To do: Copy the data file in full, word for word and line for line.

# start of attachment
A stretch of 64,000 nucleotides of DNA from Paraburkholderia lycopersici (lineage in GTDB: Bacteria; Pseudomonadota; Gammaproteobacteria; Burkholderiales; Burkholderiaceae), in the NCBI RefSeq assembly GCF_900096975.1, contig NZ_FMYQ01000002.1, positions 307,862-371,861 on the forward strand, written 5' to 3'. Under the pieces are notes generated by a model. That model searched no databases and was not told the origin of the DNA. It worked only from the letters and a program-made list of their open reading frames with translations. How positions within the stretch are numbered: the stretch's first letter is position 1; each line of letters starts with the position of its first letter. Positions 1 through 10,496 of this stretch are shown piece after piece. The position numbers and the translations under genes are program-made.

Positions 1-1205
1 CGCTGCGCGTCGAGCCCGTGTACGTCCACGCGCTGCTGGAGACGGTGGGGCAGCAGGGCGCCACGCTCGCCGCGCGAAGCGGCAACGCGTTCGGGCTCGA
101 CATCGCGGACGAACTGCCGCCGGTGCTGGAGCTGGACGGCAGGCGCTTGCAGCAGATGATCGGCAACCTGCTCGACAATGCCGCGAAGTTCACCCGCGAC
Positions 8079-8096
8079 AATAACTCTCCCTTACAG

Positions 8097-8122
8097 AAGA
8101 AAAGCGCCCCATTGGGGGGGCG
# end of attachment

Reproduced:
A stretch of 64,000 nucleotides of DNA from Paraburkholderia lycopersici (lineage in GTDB: Bacteria; Pseudomonadota; Gammaproteobacteria; Burkholderiales; Burkholderiaceae), in the NCBI RefSeq assembly GCF_900096975.1, contig NZ_FMYQ01000002.1, positions 307,862-371,861 on the forward strand, written 5' to 3'. Under the pieces are notes generated by a model. That model searched no databases and was not told the origin of the DNA. It worked only from the letters and a program-made list of their open reading frames with translations. How positions within the stretch are numbered: the stretch's first letter is position 1; each line of letters starts with the position of its first letter. Positions 1 through 10,496 of this stretch are shown piece after piece. The position numbers and the translations under genes are program-made.

Positions 1-1205
1 CGCTGCGCGTCGAGCCCGTGTACGTCCACGCGCTGCTGGAGACGGTGGGGCAGCAGGGCGCCACGCTCGCCGCGCGAAGCGGCAACGCGTTCGGGCTCGA
101 CATCGCGGACGAACTGCCGCCGGTGCTGGAGCTGGACGGCAGGCGCTTGCAGCAGATGATCGGCAACCTGCTCGACAATGCCGCGAAGTTCACCCGCGAC
Positions 8079-8096
8079 AATAACTCTCCCTTACAG

Positions 8097-8122
8097 AAGA
8101 AAAGCGCCCCATTGGGGGGGCG